We then got ready for the Victory parade into Dacca at 1 PM that afternoon. We entered Dacca, led by our Infantry, PT-76 tanks, and our artillery. I rode atop a flat-bed tractor trolley which was the most unmilitary like vehicle in the parade. We were accompanied by the entire Press Corps of the world with quite a few riding atop my humble trolley. They had joined us on 15 Dec in anticipation of the biggest scoop of their lives.

We entered Dacca’s Race Course shortly before 3 PM (a distance of 6 km took us 2 hours). While the Infantry paraded past the Commander of the Joint Forces of India and Bangladesh, Lt Gen JS Aurora; we formed a semi-circle on to one side as we waited for the surrender ceremony to unfold. We could see Col. Osmani the Commander-in-Chief of Bangladesh Army seated to one side. 

The entry into Dacca was tumultuous as people openly wept, mobbed, hugged and kissed us alike, shouting Joy Bangla and waved the new nation’s Green & Gold Flag. Garlands were thrown at us and we threw them back to the crowds which brought additional shouts of Joy Bangla. There was nothing but a human sea as far as an eye could see. It looked as if the whole of East Pakistan had converged on to Dacca. No World War 2 movie could come close to what I was witnessing live. It was Deliverance for the people of the new nation – Bangladesh.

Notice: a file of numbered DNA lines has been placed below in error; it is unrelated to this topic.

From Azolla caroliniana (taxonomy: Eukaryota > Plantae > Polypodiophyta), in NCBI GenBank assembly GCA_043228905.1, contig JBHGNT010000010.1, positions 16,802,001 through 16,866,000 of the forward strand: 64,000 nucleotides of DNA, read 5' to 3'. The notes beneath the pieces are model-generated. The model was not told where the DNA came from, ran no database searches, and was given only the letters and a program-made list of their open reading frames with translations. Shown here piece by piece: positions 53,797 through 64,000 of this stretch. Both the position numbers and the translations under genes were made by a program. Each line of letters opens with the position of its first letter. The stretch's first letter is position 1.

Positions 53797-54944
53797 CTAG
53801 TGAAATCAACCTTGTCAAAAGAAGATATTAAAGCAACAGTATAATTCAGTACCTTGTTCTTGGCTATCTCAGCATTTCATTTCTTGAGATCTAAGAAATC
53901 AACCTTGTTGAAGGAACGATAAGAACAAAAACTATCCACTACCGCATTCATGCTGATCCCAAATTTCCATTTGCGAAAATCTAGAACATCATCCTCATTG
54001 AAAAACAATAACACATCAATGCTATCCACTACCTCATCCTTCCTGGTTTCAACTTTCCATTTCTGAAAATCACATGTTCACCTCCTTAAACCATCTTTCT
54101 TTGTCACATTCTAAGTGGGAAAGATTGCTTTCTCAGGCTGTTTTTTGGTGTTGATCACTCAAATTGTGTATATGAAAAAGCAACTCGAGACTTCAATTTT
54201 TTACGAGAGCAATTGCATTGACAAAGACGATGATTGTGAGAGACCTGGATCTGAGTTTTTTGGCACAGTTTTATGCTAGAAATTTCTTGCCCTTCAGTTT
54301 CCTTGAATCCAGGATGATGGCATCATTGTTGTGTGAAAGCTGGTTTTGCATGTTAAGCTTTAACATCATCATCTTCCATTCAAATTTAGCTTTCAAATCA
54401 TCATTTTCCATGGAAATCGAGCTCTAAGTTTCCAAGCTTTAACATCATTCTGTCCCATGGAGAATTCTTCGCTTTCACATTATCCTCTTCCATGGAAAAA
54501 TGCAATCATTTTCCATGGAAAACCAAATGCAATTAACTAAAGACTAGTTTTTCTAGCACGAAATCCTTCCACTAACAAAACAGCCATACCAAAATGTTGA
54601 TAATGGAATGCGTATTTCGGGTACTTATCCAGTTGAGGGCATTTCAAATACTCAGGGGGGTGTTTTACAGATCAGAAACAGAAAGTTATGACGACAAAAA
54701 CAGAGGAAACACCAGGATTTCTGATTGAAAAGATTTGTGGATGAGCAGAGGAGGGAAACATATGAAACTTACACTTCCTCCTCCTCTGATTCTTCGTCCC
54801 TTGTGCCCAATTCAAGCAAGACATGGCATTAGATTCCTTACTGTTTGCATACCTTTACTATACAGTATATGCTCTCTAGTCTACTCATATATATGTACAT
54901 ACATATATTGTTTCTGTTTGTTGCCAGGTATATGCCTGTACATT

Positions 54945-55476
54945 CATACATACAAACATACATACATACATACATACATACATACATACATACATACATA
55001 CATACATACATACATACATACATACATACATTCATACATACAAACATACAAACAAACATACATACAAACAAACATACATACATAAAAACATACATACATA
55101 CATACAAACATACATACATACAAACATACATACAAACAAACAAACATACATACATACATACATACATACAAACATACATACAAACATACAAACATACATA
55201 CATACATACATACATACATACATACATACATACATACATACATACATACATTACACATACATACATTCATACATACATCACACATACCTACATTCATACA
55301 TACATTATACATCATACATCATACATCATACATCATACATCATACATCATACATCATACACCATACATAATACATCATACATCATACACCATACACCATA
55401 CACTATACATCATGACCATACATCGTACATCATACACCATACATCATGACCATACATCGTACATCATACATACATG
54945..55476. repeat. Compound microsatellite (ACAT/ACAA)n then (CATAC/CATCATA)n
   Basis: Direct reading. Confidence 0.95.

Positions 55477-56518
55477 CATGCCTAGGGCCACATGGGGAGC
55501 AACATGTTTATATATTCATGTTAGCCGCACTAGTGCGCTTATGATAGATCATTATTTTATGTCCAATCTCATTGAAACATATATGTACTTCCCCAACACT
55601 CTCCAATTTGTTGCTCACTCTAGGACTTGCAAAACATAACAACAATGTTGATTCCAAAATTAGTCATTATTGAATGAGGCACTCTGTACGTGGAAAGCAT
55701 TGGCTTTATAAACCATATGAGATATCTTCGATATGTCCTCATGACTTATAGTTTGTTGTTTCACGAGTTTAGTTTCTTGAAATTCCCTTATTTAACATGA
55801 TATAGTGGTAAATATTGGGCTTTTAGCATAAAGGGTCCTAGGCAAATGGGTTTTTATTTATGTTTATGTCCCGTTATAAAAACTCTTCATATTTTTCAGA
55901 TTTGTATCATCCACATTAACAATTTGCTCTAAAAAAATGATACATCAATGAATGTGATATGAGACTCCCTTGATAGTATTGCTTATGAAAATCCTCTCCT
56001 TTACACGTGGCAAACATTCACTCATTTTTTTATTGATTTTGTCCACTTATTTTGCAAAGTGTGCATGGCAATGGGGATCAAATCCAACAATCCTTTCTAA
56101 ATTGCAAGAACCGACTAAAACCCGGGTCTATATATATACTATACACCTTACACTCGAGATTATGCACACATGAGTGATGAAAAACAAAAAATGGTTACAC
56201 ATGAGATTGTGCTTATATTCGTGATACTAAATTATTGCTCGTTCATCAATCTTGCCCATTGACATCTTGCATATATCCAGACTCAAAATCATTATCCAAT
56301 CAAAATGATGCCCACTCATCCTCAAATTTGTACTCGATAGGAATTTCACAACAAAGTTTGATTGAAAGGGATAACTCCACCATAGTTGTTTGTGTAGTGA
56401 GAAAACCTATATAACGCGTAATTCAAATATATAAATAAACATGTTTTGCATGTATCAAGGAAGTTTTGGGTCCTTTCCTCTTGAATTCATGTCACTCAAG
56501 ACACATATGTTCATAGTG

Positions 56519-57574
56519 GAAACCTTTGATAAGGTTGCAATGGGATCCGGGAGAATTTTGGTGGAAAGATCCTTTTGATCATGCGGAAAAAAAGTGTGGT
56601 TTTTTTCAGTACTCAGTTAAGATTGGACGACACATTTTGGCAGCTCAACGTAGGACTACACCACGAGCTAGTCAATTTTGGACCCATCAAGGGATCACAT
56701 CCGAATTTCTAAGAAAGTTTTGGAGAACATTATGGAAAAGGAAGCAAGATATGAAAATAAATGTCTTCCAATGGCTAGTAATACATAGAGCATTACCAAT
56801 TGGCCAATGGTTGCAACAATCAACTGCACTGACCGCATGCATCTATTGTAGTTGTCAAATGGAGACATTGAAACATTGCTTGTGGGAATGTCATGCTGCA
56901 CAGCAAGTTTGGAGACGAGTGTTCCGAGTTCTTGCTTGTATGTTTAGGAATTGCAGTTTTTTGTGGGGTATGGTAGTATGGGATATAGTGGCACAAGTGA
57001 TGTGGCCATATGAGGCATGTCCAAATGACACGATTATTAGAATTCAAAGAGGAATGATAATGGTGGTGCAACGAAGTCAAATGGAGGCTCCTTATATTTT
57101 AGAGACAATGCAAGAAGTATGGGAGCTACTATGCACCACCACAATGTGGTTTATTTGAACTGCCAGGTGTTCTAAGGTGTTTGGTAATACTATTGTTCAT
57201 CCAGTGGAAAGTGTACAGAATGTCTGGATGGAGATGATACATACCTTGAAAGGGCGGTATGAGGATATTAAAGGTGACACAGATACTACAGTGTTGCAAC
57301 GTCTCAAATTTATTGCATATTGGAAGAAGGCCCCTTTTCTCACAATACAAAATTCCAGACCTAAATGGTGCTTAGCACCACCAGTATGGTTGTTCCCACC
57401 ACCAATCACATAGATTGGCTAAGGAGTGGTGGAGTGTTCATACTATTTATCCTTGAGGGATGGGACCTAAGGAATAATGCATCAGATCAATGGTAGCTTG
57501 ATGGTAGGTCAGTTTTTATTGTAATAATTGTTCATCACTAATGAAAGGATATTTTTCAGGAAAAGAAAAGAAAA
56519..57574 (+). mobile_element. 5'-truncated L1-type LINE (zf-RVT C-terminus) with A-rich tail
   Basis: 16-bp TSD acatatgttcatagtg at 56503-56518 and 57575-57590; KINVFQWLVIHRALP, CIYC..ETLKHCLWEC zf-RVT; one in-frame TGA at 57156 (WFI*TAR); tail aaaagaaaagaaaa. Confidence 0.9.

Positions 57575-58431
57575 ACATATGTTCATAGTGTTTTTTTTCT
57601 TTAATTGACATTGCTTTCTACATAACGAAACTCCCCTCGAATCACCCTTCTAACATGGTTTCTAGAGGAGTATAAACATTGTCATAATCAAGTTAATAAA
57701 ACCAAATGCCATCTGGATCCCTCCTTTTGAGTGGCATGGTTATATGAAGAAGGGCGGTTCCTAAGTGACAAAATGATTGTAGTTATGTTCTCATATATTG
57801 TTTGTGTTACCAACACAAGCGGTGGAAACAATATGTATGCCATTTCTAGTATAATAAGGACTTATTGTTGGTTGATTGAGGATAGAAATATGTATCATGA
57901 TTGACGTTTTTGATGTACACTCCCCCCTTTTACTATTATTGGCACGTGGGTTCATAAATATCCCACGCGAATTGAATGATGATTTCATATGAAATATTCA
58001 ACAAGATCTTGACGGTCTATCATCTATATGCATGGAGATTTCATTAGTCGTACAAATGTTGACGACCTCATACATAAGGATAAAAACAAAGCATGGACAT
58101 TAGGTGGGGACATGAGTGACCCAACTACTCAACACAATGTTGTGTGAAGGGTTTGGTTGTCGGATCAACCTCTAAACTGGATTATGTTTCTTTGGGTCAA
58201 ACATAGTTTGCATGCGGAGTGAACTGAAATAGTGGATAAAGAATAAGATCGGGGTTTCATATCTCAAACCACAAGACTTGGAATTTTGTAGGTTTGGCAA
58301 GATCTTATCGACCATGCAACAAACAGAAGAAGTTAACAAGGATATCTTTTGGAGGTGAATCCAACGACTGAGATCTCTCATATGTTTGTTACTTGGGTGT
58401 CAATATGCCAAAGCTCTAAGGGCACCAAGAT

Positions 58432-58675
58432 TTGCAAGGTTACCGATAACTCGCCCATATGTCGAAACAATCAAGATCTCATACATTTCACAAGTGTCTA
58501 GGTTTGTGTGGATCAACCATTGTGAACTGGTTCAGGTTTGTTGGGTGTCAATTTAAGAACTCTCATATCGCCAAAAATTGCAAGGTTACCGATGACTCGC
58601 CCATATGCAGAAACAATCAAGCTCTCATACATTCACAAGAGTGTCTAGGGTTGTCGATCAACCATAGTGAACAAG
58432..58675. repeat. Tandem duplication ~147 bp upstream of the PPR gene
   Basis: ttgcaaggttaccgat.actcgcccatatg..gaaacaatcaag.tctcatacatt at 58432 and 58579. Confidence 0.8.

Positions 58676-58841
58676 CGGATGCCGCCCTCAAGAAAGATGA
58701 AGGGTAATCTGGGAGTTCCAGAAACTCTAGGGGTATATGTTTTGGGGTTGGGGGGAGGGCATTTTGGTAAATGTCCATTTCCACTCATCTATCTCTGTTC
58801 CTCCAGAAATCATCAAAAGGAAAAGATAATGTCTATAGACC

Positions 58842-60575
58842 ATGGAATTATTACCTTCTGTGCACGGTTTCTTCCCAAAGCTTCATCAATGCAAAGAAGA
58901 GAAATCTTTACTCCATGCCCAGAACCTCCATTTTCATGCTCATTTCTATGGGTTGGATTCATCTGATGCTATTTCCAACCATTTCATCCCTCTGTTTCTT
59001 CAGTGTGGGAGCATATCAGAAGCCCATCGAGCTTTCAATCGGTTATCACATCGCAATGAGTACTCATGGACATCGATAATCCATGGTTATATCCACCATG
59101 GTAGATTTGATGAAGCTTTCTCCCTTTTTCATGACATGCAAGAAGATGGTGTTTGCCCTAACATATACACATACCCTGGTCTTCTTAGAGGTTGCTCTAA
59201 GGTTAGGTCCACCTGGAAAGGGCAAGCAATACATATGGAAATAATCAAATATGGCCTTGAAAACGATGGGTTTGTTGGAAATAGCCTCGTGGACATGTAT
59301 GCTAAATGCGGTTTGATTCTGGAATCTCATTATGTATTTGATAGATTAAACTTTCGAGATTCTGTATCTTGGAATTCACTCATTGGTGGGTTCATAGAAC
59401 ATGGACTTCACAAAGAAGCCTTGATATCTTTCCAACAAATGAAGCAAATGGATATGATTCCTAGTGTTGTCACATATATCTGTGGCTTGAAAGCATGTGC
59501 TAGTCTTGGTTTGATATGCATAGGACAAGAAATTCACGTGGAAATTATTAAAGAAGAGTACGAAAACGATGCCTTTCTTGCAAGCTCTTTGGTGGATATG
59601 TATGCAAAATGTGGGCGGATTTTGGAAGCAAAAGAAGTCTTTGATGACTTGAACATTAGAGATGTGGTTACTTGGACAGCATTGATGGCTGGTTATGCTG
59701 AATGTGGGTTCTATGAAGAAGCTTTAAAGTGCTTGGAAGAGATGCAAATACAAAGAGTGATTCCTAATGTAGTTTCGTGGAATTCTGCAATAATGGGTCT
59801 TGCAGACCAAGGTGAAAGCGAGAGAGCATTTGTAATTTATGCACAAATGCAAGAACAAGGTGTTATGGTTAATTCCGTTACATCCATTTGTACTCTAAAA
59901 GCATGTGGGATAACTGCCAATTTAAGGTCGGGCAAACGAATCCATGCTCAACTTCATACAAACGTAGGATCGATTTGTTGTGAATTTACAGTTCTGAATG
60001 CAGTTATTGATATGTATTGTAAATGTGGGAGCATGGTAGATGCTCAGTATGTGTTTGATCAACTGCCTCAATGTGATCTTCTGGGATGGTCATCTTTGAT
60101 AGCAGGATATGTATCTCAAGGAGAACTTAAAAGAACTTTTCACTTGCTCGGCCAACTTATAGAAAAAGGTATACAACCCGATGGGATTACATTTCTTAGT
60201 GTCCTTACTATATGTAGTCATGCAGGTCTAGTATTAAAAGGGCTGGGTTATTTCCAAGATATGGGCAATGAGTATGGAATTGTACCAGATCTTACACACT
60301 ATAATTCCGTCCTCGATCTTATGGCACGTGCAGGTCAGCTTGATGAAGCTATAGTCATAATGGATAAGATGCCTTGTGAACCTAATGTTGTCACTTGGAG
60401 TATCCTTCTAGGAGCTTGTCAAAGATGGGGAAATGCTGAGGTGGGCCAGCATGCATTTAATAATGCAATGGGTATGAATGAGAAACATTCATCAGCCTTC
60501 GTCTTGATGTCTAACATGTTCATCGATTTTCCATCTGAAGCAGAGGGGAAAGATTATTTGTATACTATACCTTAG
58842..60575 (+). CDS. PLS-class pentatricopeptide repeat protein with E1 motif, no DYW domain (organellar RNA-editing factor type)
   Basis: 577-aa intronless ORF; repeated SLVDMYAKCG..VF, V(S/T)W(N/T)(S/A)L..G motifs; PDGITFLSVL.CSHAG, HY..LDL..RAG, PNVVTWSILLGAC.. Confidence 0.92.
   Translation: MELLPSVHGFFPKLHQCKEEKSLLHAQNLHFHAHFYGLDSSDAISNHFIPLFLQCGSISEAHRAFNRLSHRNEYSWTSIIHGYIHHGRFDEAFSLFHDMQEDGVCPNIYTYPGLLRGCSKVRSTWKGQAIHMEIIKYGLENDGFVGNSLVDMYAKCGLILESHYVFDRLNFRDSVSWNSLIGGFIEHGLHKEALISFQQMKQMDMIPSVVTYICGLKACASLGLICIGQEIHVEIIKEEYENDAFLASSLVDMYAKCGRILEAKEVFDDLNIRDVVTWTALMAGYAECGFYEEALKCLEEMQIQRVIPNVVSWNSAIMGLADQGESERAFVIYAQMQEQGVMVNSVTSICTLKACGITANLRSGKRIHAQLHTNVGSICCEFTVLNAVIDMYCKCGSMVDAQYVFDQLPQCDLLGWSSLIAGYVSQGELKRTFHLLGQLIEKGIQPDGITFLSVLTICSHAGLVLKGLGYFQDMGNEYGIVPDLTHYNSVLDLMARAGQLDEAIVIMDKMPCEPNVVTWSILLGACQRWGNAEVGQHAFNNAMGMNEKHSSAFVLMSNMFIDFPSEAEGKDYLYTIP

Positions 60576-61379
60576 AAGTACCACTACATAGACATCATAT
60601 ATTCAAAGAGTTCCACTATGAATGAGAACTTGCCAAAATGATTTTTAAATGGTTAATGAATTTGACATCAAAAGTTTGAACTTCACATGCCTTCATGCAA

As the surrender ceremony progressed, we witnessed history in the making when Lt Gen AAK Niyazi handed over his pistol to our Lt Gen JS Aurora. I got busy signing autographs all around. The ceremony was over soon and we then moved to take stations outside the famous Dacca Intercontinental Hotel which was a NO WAR ZONE and had become Home for the world’s Diplomatic Corps. 

Later that evening as I sat alongside our PT-76 tanks enjoying the heat from their engine, I reflected on the last 14 days, I had been in War. I had walked nearly a 100 kms on foot, fired hundreds of shells, had killed many and nearly got killed many a times; had experienced Pak bullets, tank and Artillery shells, Sabre attacks and even anti-aircraft fire; had flown across a mighty river and was finally in Dacca, a city I had dreamt of being in the first week of February 1971. I wonder if anyone could ask for more. I was however worried for my Brother and Uncle and prayed silently for their safety. I also prayed silently for those of my men and friends who had made the supreme sacrifice. 

I had seen history being made in front of my eyes and was overjoyed that I had been part of its script. I am truly at a loss of words to pen down all that I experienced in those 14 days. But yes, I played my own small part in what is now HISTORY and a truly well deserved VICTORY, one of the greatest of all times.

Joi Bangla; Jai Hind!!!

Col. Pradeep Saxena is a decorated Indian veteran of the 1971 war.